Enamel and Gold Brooch by Birks

As the sun’s warmth and spring colours begin to brighten our landscape, we often feel inspired to liven up our wardrobes as well. This is a time of year synonymous with rebirth, blooms and of course, animals frolicking.

Perhaps there is no better time of year to add some playful animal jewellery pieces to your rotation, effortlessly adding a touch of whimsy and delight to any outfit.

Animal motifs are accessible for anyone and can work with nearly any occasion, as there is a wide spectrum of animal jewellery, ranging from dramatic to subtle to simply adorable.

Each animal imparts its own unique symbolism as well, allowing the wearer to embody a deeper meaning behind the piece. Some common interpretations for popular animal motifs include:

Butterfly: a symbol of transformation, rebirth and the soul

Antique Diamond Butterfly Brooch, circa 1880

Dolphin: harmony and playfulness

Diamond, Emerald and Gold Dolphin Brooch, Cartier

Elephant: often associated with good luck

Yellow Sapphire and Gold Elephant Brooch, Cartier

Lion: represents bravery, strength and justice

Coloured Diamond Tiger Brooch, Rene Boivin

Peacock: beauty, confidence, compassion and prosperity

Antique Demantoid Garnet and Gold Peacock Brooch, circa 1900

From bone to bejeweled – animal jewellery throughout the ages

Antique Enamel and Gold Serpent Pendant

Designers and artists have long found Mother Nature and her creatures to be a muse, and animal themes have been a staple in jewellery for centuries. In fact, actual animal matter in the way of shells, bones, teeth and feathers have all been used to create jewellery.

During the Stone Age, it was often customary to bury the dead with animal figurines as amulets, a practice that continued into Ancient Egyptian times where a scarab beetle trinket was often placed on the chest of a mummy, representing their heart.

The serpent motif was first prominent in Ancient Rome; Ancient Greece and the Etruscans had fantastical fire-breathing chimeras, part lion, part goat, part snake; medieval Europe wove mythological creatures into their jewellery design, beauty in the eye of the beholder. The Victorian age saw a revival of romantic, nature-inspired pieces, namely intricately designed brooches of dogs, birds, and butterflies. Real beetles, too, captured their love of the natural world.

Insects were a source of inspiration into the Art Nouveau period, as their bright and colourful bodies lent themselves perfectly to enamel work. The Egyptian scarab reigned once more during the Art Deco era, a time when the fascination with the discovery of the tombs of the Pharaohs was still at its zenith.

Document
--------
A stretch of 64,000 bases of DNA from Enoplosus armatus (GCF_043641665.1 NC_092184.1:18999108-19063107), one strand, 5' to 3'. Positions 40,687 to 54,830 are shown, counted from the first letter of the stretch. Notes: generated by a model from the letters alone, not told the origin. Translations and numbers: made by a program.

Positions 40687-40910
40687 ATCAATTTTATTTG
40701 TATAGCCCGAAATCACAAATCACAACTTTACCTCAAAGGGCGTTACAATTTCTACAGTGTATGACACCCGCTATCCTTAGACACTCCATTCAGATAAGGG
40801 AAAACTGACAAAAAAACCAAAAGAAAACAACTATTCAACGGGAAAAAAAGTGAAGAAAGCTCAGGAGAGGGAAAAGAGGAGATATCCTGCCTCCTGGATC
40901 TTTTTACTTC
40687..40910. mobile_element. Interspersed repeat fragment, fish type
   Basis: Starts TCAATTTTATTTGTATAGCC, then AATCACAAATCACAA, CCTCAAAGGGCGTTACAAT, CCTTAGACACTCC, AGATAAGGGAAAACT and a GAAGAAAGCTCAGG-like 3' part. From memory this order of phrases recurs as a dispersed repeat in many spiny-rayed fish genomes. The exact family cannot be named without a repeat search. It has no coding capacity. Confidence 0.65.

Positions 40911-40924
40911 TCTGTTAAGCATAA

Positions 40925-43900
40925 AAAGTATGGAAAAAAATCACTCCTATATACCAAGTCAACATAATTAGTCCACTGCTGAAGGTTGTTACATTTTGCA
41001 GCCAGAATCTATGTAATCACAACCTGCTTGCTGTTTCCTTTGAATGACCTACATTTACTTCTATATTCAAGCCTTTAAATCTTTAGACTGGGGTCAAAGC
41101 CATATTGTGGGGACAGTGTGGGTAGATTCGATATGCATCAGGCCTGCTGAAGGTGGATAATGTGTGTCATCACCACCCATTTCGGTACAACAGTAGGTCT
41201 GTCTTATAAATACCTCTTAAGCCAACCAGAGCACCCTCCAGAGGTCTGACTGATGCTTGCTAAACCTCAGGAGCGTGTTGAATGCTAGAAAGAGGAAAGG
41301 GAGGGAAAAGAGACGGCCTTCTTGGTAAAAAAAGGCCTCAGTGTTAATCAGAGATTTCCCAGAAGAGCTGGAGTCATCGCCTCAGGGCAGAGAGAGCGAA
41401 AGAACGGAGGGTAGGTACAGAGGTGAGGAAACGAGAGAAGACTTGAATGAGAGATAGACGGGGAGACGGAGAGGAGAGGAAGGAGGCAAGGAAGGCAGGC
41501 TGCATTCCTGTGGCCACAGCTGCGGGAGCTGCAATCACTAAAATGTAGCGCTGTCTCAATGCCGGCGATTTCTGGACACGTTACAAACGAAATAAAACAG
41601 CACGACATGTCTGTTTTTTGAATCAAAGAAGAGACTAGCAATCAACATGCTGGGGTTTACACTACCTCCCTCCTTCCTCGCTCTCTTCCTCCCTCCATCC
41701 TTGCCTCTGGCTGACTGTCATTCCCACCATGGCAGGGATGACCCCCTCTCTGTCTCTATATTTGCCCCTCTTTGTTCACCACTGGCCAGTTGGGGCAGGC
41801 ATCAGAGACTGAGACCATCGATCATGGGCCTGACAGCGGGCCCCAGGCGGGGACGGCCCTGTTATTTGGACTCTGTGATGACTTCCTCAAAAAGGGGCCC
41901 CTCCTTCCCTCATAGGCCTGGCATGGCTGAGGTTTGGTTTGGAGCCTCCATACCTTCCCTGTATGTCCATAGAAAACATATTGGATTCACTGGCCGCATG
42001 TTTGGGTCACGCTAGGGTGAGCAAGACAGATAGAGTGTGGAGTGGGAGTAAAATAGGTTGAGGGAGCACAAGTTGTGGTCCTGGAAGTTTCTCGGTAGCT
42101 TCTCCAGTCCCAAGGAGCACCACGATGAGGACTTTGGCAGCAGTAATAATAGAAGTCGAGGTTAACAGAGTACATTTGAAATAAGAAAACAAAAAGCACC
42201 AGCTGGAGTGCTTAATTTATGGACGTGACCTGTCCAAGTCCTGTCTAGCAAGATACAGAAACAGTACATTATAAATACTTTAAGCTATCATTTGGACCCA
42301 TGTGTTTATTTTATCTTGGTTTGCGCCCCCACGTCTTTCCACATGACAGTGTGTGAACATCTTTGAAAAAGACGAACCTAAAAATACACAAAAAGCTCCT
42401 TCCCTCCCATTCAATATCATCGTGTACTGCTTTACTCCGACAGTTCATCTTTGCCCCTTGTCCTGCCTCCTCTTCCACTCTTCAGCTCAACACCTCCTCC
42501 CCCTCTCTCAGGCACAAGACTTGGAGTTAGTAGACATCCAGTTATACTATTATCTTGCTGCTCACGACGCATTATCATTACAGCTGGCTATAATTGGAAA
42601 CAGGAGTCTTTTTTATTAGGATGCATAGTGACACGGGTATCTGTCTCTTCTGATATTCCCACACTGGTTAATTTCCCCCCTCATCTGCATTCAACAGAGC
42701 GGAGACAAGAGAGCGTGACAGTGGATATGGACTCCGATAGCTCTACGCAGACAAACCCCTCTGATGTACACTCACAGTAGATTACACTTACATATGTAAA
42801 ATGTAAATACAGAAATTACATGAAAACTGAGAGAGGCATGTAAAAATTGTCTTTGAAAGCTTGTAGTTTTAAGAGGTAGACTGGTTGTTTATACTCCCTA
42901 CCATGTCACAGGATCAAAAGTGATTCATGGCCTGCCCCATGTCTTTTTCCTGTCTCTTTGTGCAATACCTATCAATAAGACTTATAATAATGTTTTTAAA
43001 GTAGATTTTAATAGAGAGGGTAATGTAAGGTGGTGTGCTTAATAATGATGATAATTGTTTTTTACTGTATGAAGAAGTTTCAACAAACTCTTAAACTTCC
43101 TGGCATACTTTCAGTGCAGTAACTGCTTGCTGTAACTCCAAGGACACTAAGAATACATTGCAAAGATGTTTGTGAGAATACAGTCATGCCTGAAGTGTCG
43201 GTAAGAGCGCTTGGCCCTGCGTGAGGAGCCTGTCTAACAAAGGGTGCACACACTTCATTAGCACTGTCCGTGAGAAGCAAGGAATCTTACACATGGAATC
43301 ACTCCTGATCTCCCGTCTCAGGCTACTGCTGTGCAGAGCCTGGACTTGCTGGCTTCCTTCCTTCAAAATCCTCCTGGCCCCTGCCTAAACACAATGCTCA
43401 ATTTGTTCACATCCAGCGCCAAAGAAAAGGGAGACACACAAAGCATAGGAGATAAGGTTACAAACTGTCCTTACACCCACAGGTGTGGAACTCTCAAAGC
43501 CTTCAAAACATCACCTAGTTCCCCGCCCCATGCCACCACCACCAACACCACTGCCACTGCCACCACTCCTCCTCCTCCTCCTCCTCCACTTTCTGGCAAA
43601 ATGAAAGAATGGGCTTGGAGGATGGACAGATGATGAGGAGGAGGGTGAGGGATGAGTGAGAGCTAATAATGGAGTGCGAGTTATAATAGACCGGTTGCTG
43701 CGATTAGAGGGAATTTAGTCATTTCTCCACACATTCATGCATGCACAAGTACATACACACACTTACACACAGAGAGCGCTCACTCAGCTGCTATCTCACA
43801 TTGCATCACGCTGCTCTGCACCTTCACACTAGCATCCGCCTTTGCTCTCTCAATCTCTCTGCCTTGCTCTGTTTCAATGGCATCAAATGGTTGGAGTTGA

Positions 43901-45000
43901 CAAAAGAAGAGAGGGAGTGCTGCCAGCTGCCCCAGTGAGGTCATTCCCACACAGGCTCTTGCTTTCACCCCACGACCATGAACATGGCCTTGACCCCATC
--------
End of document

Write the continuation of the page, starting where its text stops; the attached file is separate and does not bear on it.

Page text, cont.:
Egyptian Revival Turquoise, Diamond, Platinum and Gold Bar Brooch, Cartier, circa 1925

Snakes and bees and panthers – oh, my!

Among the many themes that have emerged throughout each design era, a number of standout animal pieces or motifs have become signatures for several top jewellery houses.

Cartier’s Panthère pieces: Perhaps one of the best-known animal mascots of a jewellery house is Cartier’s panther, a central motif spanning multiple collections. This symbol of feline femininity was first brought to life by designer Jeanne Toussaint in the early 20th century and famously worn by the Duchess of Windsor in stunning brooch and bracelet forms.

Diamond and Gold Ring, Cartier and Sapphire, Enamel and Gold Panther Brooch, Cartier, Gold and Pearl Ring by Cartier

Bulgari’s Serpenti collection: Arguably the most notable collection of snake motif jewels, these intricate pieces were crafted using the Tubogas technique to replicate the flexible coiling of a snake. Bulgari also designed bespoke serpent pieces for the legendary Elizabeth Taylor and fashion editor Diana Vreeland.

Diamond and Pink Gold ‘Serpenti’ Ring, Bulgari

Van Cleef & Arpels: The multi-sized series of Lion Ebouriffé brooches was beloved by sophisticated women including Princess Grace of Monaco.

Various brooches by Van Cleef & Arpels.

Chaumet’s (& Napoleon’s) bees: French Emperor Napoleon donned gold bee jewels to represent and assert his imperial power. His official royal jeweller was the founder of Parisian jewellery maison, Chaumet. Today, modern interpretations of the symbolism can be found in their Bee My Love collection. Birks ‘Bee Chic’ design collection references the hexagonal form of a honeycomb.

Whether you need a reminder of your inner strength or simply want to add a touch of charm to your accessory collection, there will always be a place for the power of the wild in the jewellery world.

More Stories from Dupuis